The hurts are historical, including the Magdalene Laundries, Tuam babies scandal and our own dark history of clerical sex abuse and cover- ups. They are also contemporary hurts, including the exclusion of, and discrimination toward, LGBT families from the WMOF and the low standing of women in the Catholic Church which the Archbishop of Dublin, Diarmuid Martin, says is the main reason for the feeling of alienation toward the Catholic Church in Ireland today.

The Papal visit has inevitably 'triggered' - to borrow a phrase from those who specialise in treating victims of trauma - a maelstrom of emotions in an Ireland that is unrecognisable from the country John Paul II visited in 1979, one that is recalibrating its relationship with the Catholic Church.

The legalisation of divorce, marriage equality and this year's emphatic referendum to repeal the Eighth Amendment from the Constitution - paving the way for legal termination of pregnancy - are the most obvious iterations of that recalibration of the relationship between the citizenry and the hierarchy and between the separation of church and State.

It is a separation that is still more imagined than real, given the extraordinary power and control the Catholic Church still wields over key areas of public life including many of our publicly funded hospitals. And what of its dominance in all but name of our education system, where the church maintains, as patrons, nine out of 10 of our schools?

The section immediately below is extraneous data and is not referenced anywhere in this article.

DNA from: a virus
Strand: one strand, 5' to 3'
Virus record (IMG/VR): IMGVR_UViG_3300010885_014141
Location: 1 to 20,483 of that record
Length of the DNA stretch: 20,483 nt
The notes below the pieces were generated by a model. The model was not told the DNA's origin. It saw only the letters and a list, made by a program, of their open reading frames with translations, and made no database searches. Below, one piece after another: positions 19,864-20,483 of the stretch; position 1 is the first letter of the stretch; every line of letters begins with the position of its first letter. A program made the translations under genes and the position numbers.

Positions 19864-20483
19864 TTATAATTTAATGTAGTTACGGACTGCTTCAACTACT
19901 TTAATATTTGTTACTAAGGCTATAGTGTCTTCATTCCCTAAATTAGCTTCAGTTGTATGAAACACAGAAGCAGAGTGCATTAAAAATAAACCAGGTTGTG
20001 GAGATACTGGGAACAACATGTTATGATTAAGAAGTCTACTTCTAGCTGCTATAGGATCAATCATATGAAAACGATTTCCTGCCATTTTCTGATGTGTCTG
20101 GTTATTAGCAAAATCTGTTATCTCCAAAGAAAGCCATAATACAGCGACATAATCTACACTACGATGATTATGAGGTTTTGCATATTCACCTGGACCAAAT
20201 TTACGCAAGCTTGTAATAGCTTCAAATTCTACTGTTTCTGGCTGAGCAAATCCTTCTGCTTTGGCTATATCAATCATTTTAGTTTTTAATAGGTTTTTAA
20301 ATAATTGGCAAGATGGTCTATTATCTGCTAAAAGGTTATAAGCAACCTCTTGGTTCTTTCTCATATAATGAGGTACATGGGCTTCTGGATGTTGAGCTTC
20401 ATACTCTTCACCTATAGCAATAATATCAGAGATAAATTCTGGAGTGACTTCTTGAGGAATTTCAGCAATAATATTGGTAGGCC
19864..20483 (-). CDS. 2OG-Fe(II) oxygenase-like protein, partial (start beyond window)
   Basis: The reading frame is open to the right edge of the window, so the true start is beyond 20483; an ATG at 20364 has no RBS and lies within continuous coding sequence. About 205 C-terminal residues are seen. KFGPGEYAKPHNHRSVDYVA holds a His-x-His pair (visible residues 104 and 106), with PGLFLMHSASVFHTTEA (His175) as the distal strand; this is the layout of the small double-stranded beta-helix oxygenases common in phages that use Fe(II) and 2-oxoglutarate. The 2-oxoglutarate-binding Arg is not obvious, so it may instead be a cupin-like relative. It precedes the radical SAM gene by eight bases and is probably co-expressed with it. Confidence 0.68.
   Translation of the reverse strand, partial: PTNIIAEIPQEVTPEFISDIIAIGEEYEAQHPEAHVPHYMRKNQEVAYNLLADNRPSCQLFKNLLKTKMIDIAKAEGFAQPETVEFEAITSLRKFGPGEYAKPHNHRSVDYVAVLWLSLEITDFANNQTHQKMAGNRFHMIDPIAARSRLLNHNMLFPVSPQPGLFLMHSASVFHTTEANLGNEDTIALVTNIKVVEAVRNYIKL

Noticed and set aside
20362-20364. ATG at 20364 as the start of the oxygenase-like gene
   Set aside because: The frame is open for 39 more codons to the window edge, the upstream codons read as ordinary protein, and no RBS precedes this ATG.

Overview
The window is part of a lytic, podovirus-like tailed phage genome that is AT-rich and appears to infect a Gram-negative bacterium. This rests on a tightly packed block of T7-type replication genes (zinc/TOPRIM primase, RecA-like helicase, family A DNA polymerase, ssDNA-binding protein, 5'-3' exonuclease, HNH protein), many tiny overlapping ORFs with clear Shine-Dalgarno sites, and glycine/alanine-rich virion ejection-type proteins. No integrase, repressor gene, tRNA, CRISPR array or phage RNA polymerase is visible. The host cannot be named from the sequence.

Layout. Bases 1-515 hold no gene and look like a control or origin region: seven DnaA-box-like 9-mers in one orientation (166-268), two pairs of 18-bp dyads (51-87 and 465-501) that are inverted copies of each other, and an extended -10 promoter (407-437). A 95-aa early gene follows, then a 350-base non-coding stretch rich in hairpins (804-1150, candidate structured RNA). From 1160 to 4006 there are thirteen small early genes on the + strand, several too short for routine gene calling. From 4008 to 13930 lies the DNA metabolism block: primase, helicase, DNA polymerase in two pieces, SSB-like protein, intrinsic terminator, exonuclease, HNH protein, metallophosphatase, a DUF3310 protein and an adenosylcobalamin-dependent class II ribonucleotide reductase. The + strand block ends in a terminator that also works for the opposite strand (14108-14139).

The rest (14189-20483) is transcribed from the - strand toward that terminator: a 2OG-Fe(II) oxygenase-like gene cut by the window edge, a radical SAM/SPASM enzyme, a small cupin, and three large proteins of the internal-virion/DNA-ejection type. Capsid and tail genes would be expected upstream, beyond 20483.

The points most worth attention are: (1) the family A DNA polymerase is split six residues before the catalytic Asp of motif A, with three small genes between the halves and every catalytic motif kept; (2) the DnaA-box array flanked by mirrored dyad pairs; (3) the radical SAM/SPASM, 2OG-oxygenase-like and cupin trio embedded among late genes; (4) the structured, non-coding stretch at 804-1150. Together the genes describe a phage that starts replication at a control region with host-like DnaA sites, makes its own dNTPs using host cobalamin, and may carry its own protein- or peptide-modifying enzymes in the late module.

It's incredible, to outside observers, that many of our public services still bear the hallmarks of a theocratic state and not a modern republic that has given a resounding green light to gay marriage and abortion.

But unscrambling that church/State interdependence is not as easy as it looks, as disputes over the future of schools and hospitals attest.

For all the church's faults, we still cling to a 'cultural Catholicism' that ensures Pope Francis's visit will be a success. Almost eight out of 10 of us still identify as Catholic, according to the 2016 census. We admire the church's great social work, particularly with poverty, homelessness and refugees, and the acts of modern day saints such as Fr Peter McVerry, Sister Stan or Brother Kevin Crowley.

We still marry in churches and baptise our children, if only to secure a place in school. The vast majority of us choose to have our requiems in churches and bodies interred in consecrated ground.

And the monies spent on Communion and Confirmation parties - turning up for the rites and nothing more.

It's arguably hypocrisy writ large, but faith matters to many, even if they don't follow all the rules of the club.

The Catholic Church, struggling to serve a populace at odds with many of its teachings, is equally guilty of colluding in the a la carte game - remember the empty threat that the church would pull out of the civil part of weddings if the marriage referendum passed?

It is this Ireland, one in the midst of a huge reckoning, that Pope Francis will encounter next weekend.

And it is these tensions and contradictions that we and the Catholic Church must wrestle with, long after the Papal circus leaves town.

Sunday Independent